Home LATEST NEWS In Afghanistan, women victims of violence abandoned to their fate

In Afghanistan, women victims of violence abandoned to their fate

69
0

After yet another flight, she is now hiding in one of the rare women’s shelters that have remained open in Afghanistan since the Taliban came to power in mid-August.

With tears in her eyes, the 22-year-old tells about domestic violence, like this time, at 10, where my head crashed into a nail in the wall and my skull cracked.

I almost died of it, she adds.

In Afghanistan, where patriarchal traditions, poverty and a lack of education have hampered women’s rights for decades, 87% of them have already experienced some form of physical, sexual or psychological violence, according to theUnited Nations Organization.

Under the former government, the country of 38 million people had only 24 shelters, almost all funded by the international community and frowned upon by part of society. Already very imperfect, this system of protection has collapsed.

If Fatema’s refuge closes, she will have nowhere to go: her father is dead, her in-laws want to kill her. In her home, twenty other survivors hide from their former torturers.

On condition of anonymity, the director of a Non-governmental organization says he followed with concern the gradual takeover of Afghanistan by the Taliban.

A group of women are eating.

Even before the Taliban took Kabul, many female victims did not know where or how to receive help, and serious failings were often blamed on state institutions.

Photo: AFP / ELISE BLANCHARD

In the most unstable provinces, it has prepared months in advance, sending back residents who want it to their families and transferring others.

Then, in panic, around 100 women and employees had to be moved to Kabul. When the capital fell, the last returned to their families, left with friends or with the staff.

We have to start from scratch, deplores the director, who has not yet obtained permission to reopen her shelters.

The Taliban, however, claim to have changed. In late November, movement spokesperson Suhail Shaheen told Amnesty International that battered women could go to court.

Their supreme leader, Hibatullah Akhundzada, denounced forced marriages in December.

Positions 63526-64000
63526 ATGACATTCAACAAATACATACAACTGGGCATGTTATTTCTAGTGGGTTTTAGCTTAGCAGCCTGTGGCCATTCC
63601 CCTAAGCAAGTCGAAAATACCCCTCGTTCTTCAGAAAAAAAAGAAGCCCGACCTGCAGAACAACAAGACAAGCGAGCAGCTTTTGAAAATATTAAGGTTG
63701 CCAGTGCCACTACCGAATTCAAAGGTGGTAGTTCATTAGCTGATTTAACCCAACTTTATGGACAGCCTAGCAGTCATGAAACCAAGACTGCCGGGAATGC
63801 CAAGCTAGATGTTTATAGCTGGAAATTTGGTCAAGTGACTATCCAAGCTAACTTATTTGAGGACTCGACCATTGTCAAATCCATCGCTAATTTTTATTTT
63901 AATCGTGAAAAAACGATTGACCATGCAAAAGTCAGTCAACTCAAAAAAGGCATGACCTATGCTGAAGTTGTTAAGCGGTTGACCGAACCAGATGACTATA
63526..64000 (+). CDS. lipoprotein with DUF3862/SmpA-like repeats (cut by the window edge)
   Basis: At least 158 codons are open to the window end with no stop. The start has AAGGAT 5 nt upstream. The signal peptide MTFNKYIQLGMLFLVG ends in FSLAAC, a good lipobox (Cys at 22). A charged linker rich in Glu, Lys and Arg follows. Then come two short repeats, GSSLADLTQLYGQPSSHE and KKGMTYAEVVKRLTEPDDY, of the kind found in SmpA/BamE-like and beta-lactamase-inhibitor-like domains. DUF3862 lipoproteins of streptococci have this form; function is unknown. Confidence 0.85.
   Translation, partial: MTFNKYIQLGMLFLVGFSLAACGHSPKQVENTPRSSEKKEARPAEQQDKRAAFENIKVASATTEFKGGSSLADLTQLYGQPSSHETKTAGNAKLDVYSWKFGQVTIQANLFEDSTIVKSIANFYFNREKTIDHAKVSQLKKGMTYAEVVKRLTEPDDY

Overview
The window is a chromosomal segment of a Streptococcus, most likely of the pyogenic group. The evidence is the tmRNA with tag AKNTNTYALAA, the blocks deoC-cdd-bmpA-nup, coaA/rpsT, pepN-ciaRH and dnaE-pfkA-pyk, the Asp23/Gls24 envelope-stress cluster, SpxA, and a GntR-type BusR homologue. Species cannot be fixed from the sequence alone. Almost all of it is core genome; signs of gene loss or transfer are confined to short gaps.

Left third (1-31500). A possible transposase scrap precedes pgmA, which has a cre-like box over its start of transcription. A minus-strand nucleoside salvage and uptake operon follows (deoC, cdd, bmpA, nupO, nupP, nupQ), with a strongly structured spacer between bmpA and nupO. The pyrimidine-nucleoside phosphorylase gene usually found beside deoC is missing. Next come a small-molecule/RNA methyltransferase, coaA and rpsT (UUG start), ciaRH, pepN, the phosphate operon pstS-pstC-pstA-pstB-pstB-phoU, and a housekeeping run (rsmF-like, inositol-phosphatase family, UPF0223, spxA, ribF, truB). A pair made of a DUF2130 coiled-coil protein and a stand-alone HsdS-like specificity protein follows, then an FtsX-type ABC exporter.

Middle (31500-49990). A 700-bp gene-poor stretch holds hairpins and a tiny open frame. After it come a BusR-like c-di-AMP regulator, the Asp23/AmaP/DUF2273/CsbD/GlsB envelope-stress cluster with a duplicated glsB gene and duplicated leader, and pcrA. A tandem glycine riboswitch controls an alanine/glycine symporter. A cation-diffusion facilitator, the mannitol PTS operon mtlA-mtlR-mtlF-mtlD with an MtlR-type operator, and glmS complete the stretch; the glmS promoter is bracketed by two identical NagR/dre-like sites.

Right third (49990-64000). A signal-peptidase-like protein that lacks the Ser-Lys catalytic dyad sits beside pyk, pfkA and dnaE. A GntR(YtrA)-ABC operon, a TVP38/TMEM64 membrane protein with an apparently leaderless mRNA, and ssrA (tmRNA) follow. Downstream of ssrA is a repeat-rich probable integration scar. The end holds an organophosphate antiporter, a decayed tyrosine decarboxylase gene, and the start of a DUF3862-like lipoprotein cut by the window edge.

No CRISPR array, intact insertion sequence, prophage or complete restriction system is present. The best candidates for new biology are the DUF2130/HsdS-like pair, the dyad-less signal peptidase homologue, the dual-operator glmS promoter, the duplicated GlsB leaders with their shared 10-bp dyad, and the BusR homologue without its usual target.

Islamist fighters have not officially commented on the shelters or ordered their closure, even offering their protection to some Non-governmental organization, which was insufficient to reassure them. Most have closed their centers.

The Taliban paid several visits to the one hosting Fatema, leaving a mixed impression and theuncertain future, according to an employee. They say it is not a safe place for women, that they belong at home.

Another is less worried. They came, looked at the rooms, checked that there were no men, she says. It was much better than we expected.

According to several sources, some officially closed centers continue to house women who have no point of fall.

A deficient system before the change of regime

Two women cook at a shelter for victims of domestic violence in Kabul.

Several workers at women’s shelters say they have been threatened over the phone by the Taliban looking for family members.

Photo: AFP / ELISE BLANCHARD

Even before the Taliban took Kabul, many female victims did not know where or how to receive help, and serious failings were often blamed on state institutions.

Zakia, threatened with death by the father of the husband who beat her, remembers that the employees of the Ministry for Women, theoretically responsible for protecting her, didn’t even listen to me and told me my situation wasn’t that bad.

The ministry, shut down by the Taliban, accused her denysays Mina, 17, who fled an abusive uncle at 15 with her little sister.

But now, many women, but also workers in shelters, risk violence and death, according to Amnesty International.

Several employees say they have been threatened over the phone by the Taliban looking for members of their families. An official from the former Women’s Ministry said that the Taliban tried to obtain the addresses of shelters from her.

The hour is all the more critical as the situation worsens. When the economy worsens, men are out of work, cases of violence increase, describes this official.

A concern shared by Alison Davidan, representative ofUnited Nations Organization Women in Afghanistan: The situation has probably worsened […] but services have generally declined, she said, specifying that theUnited Nations Organization negotiates the reopening of shelters.

This is also the mission that Mahbouba Seraj, a central figure in the fight for the rights of Afghan women, has set for himself. His refuge, which remained open, was inspected by the Taliban, who somehow left alone.

Ms. Seraj wishes to continue discussing with Islamists, hoping that there will be changes.

But she is especially worried about the victims, who no longer come forward: No one will take care of them.

* The names of witnesses have been changed.

Previous articleMore than 2,000 flights canceled at midday in the United States | Coronavirus
Next articleThe EU wants to classify nuclear and gas as “green” energies